“Your right to swing your arm leaves off where my right not to have my nose struck begins.”
-John B. Finch, 1882
Does your right to swing your first end at the tip of my nose? And, as the possessor of said nose, do I have to wait for the point of impact before I am allowed to defend myself? International law can be a bit murky on that point—whether a nation can claim self-defense if it responds aggressively to an imminent attack. But, in some cases, waiting to see if your nation will be invaded is inviting a special kind of disaster, particularly if you do not possess the geographic depth to absorb the blow of an enemy attack before assuming a counteroffensive posture. June 5, 2020, is the anniversary of two examples of this principle, both of which had massive repercussions.
In May 1940, German forces invaded France through the Ardennes Forest, and quickly overwhelmed the French Army’s ability to resist. The attack’s precise location might have been a surprise (many French planners were convinced that the Ardennes was too dense to allow the movement of armored forces). However, the possibility of an invasion was obvious—Germany invaded Poland nine months earlier, triggering a French declaration of war. After several months of minimal activity in the West, Germany invaded the low countries of Belgium, Luxembourg, and the Netherlands, signaling that it had resumed offensive operations and turned its eyes westward. The French military, supremely confident in the Maginot Line’s ability to halt any such aggressive moves, or at least channel them into a specific corridor, proved slow to react and incapable of regaining the initiative. After penetrating the French lines along the Belgian border, the Germans turned north, trapping the remnants of the British Expeditionary Force at Dunkirk, where it was evacuated on June 4-5. Predictably, the Germans then turned southward the next day, and initiated a final push to conquer France, culminating in the French surrender of June 22, 1940. For the next five years, the Axis and Allied powers contended around the globe, in the bloodiest war of human history.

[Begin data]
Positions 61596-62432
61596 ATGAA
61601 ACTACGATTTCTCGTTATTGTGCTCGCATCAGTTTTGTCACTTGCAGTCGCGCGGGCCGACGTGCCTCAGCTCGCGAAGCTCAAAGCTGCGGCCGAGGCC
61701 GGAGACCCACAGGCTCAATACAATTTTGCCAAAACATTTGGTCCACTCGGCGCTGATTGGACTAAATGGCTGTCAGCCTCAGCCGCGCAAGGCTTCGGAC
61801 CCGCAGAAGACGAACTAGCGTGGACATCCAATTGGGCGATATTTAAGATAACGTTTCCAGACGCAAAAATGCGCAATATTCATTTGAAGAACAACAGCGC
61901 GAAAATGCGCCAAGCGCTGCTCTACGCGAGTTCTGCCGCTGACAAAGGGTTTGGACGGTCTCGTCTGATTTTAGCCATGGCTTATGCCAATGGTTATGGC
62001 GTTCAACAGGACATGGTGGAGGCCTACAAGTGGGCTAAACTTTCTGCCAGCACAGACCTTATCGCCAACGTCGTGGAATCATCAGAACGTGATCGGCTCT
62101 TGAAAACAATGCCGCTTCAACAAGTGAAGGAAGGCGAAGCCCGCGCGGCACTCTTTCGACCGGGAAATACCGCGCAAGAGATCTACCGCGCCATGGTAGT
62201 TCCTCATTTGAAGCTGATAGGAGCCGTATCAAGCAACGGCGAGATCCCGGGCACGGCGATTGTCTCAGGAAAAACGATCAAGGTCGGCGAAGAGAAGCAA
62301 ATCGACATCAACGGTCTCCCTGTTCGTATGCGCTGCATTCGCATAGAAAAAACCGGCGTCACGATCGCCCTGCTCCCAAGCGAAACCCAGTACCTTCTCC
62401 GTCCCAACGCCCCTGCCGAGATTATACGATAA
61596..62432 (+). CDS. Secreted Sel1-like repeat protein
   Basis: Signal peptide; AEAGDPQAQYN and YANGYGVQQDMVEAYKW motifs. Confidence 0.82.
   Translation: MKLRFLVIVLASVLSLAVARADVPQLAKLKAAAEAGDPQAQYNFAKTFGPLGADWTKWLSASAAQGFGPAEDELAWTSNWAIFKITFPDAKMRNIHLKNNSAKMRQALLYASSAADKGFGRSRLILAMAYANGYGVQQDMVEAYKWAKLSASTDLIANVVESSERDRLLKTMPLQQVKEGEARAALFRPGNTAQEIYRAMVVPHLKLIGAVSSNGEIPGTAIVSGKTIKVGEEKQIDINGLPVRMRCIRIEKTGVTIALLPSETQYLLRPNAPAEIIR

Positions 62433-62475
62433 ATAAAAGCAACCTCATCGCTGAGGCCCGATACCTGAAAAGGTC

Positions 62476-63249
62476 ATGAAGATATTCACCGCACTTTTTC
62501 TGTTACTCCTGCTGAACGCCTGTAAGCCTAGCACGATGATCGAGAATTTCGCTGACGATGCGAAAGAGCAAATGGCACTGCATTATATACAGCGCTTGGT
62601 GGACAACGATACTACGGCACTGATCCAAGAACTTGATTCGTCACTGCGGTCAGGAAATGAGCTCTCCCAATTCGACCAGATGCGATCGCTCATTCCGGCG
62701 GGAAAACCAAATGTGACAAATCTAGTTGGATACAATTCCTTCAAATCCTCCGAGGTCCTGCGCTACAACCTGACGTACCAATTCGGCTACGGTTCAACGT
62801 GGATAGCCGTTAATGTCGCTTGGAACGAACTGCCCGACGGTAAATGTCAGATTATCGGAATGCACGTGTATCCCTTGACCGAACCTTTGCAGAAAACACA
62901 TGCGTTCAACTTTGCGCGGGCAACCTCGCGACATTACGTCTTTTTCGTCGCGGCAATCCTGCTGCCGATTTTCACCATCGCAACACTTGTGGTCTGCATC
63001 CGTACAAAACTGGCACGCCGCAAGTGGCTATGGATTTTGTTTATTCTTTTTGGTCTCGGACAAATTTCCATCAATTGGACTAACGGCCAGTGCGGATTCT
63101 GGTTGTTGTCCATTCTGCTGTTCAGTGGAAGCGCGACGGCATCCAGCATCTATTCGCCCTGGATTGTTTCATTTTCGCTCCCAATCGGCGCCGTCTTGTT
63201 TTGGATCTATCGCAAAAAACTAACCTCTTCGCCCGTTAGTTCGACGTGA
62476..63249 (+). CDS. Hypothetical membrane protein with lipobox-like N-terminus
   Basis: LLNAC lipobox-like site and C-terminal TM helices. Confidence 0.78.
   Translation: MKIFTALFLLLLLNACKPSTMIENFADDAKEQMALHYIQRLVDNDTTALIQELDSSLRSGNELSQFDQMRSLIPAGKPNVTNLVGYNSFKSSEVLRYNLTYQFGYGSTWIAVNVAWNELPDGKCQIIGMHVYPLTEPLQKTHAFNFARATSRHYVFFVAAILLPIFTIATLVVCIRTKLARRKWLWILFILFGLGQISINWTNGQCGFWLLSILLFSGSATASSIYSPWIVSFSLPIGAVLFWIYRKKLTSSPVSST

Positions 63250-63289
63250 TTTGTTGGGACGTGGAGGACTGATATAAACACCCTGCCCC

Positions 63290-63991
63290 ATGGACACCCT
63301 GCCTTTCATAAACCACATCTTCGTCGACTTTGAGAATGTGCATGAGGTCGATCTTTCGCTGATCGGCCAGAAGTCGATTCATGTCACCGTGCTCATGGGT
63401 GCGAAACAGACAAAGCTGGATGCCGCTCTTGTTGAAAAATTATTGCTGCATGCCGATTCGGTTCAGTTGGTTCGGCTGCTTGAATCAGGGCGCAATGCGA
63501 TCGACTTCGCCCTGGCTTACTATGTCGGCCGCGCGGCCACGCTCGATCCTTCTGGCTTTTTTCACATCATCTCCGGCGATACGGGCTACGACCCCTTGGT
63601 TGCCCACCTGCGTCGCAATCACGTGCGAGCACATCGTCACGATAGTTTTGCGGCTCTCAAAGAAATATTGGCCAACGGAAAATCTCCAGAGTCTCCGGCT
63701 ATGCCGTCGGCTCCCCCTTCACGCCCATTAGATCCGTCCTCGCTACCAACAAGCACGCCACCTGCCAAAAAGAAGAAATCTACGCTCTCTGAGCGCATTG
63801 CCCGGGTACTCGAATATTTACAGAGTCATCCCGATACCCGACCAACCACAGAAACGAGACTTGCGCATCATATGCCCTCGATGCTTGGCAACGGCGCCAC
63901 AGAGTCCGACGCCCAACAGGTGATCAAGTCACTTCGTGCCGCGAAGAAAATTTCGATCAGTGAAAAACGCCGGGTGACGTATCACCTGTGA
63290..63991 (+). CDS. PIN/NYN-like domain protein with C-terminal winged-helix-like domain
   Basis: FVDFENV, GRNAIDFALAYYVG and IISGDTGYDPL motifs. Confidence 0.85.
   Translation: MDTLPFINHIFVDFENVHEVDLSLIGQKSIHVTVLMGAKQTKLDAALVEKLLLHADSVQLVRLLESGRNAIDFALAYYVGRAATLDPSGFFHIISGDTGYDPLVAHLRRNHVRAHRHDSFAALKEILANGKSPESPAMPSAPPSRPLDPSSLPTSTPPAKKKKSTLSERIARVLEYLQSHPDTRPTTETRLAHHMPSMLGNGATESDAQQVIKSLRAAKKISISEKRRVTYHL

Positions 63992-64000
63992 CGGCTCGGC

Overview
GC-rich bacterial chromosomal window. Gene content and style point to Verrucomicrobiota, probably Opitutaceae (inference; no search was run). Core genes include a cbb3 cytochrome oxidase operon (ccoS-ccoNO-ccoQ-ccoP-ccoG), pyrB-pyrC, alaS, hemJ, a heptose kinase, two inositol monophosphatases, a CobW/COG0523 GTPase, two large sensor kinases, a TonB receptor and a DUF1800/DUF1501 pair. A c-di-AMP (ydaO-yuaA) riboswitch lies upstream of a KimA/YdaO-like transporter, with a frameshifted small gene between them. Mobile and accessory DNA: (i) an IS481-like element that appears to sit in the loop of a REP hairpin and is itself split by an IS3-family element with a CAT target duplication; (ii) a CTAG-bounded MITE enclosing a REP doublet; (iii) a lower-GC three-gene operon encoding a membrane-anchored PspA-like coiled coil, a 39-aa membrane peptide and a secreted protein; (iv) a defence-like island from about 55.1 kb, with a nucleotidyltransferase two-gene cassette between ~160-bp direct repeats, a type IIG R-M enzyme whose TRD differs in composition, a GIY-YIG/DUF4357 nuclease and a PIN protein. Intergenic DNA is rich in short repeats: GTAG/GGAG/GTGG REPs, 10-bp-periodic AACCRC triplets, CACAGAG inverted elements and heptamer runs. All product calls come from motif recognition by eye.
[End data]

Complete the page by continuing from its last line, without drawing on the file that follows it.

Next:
Twenty-seven years later, the nation of Israel, surrounded by enemies that had engaged in previous invasions of the only Jewish state, had detected a significant build-up of forces on their borders. In May, Egyptian President Gamal Abdel Nasser announced the closure of the Straits of Tiran to Israeli shipping, a move that Israel had announced would be considered justification for war. To back up the closure, Nasser ordered a substantial movement of forces toward the Israeli border. On June 1, King Hussein of Jordan gave command of his military to Egypt, on the assumption that his forces remain in defensive positions to tie down their Israeli counterparts. Syria, which had formally joined Egypt as a partner in the United Arab Republic from 1958 to 1961, also mobilized forces and began massing them on the Israeli northwest frontier.